iPad Pro vs MacBook Pro: The Focus Question

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Macs are great devices, they’re capable, they’re powerful, they’re reliable, they even look nice. A large swath of the population relies on their Macs daily to be productive. Steve Jobs famously equated desktop operating machines to trucks, full of power and function.

iPads are also great, but for different reasons and different purposes. The iPad, for most of its existence, has been seen as a consumption machine, but the release of iPad Pro and more recently, iPadOS, the understanding of the iPad has expanded to include creative and productive tasks. When Jobs equated computers with trucks he also equated mobile operating machines (iPads) with cars. As a society/economy evolves, fewer people need the power and function of a truck, or a full desktop computer, opting instead for a less power-hungry, easier to use, mobile operating machine.

This is a helpful comparison between the two types of devices, but I think the iPad vs Mac discussion goes deeper than a distinction in functionality.

iPad-as-a-computer-replacement discussions seem to generate significant traffic in online discussions and forums. I’ve read through countless articles and comment sections weighing the pro’s and con’s myself. As far as I can tell, many people would love to use the iPad as their primary productivity tool but are held back by questions of functionality. Can the iPad really handle all of my computing needs? Will the sacrifice in function be worth the trade-off in form? These were my questions as well. Previously, when I purchased an iPad Pro I thought about it as an all-or-nothing endeavor, either I would cut ties with macOS and use the iPad Pro exclusively, or I would get rid of the iPad Pro and stick with my MacBook. Either the iPad Pro could be a computer replacement or it couldn’t. More than once, I ended up frustrated with the function of the iPad Pro and went back to using a MacBook after a few weeks. I was thinking about the iPad Pro as a MacBook, and since it didn’t perform as well as a MacBook in a MacBook workflow, it felt inadequate. The question was never about the purpose of the device, it was about the raw functionality it offered. The problem with this line of thinking is that raw functionality is not the most important correlate to effectiveness. The function question isn’t the only question, maybe not even the most important question, when thinking about tools and productivity.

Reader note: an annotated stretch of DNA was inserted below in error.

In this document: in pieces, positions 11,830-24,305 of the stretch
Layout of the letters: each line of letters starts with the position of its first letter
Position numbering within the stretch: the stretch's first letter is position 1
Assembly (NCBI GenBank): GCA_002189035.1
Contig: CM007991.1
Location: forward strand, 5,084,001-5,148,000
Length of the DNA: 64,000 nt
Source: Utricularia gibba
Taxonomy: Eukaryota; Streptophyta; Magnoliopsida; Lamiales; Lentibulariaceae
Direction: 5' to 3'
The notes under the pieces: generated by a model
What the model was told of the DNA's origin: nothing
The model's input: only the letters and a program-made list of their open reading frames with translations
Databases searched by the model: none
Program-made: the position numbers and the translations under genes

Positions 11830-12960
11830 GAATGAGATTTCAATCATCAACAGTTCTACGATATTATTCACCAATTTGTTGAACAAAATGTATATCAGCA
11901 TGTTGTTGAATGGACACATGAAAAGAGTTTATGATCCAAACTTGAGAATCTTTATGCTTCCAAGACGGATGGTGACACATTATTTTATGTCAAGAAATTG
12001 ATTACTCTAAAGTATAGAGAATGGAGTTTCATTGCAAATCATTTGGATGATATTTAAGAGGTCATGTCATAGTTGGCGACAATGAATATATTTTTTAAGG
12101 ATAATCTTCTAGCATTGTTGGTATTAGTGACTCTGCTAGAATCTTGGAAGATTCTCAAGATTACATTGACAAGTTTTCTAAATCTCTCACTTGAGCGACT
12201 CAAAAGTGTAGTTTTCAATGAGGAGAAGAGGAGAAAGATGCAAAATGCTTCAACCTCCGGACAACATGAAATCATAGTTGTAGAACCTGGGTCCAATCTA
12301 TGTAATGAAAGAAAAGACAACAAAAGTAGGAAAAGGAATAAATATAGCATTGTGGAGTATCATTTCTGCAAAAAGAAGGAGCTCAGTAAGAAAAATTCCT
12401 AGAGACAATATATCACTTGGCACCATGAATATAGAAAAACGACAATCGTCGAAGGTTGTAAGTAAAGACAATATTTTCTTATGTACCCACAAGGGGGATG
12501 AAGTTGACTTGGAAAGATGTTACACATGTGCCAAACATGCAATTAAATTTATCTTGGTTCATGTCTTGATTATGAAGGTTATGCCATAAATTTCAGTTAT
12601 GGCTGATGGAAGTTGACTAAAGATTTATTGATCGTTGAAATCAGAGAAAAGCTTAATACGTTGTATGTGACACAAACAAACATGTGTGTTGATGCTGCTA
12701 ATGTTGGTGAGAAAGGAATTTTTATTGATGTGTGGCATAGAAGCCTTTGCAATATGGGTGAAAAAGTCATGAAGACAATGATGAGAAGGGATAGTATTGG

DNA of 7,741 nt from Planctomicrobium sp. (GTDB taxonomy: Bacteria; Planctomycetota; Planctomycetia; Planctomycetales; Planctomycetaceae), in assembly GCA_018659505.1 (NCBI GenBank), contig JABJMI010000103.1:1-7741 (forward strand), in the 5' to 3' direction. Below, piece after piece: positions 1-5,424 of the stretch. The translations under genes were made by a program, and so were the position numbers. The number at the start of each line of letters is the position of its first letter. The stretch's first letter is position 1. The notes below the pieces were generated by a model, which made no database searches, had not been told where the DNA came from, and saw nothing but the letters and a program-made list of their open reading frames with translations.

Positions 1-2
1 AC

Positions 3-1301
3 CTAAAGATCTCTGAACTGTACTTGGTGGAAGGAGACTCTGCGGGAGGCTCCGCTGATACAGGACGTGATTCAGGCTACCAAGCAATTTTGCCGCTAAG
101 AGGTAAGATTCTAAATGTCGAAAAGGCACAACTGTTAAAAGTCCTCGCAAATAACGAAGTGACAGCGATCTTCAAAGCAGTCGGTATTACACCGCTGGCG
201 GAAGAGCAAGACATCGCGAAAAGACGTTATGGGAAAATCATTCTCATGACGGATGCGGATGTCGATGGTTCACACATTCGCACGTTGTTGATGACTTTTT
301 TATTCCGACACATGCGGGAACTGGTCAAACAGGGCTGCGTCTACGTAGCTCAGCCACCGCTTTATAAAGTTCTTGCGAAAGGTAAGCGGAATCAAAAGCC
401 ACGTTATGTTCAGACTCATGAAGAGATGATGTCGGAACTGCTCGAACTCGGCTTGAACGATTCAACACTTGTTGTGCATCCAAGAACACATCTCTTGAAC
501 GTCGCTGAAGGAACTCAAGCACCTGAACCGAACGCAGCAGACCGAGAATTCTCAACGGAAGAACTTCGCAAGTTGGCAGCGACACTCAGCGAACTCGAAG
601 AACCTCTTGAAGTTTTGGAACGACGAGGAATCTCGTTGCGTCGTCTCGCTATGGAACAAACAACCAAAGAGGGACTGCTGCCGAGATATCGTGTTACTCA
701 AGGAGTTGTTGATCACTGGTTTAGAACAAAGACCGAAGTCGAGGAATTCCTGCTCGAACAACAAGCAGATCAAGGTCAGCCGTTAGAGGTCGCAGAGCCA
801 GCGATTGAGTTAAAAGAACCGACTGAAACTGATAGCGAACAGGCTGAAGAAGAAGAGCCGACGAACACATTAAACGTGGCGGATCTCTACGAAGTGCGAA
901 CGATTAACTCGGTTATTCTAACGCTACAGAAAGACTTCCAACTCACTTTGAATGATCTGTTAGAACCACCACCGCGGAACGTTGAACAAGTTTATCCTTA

Productivity tools exist on a spectrum between function and focus. In order to enhance focus (and effectiveness), it can actually be helpful to give up some function. We think about tools and devices almost entirely as a form of function. Which tool is most capable of performing the tasks I need, or might need, to complete? Because of this, it makes sense that we talk about how the keyboard feels, the power of the processor, the capability of the OS, and the amount of RAM or storage that would best support our use case. Those things aren’t bad, but what we neglect almost entirely is how the tools correlate with our focus, which is arguably more important. We don’t ask how well we’re managing all of the function. Are we distracted by the multitasking capabilities? Have we spent too much time off task? Is all the function actually causing a decrease in our output? Are we burning through diesel gas driving around town? Desktop operating systems by nature offer as much function as possible, and that’s not a bad thing, sometimes we need a truck-type computer to accomplish specialized or complex tasks. But instead of only asking the function question, it’s important to also consider the focus question.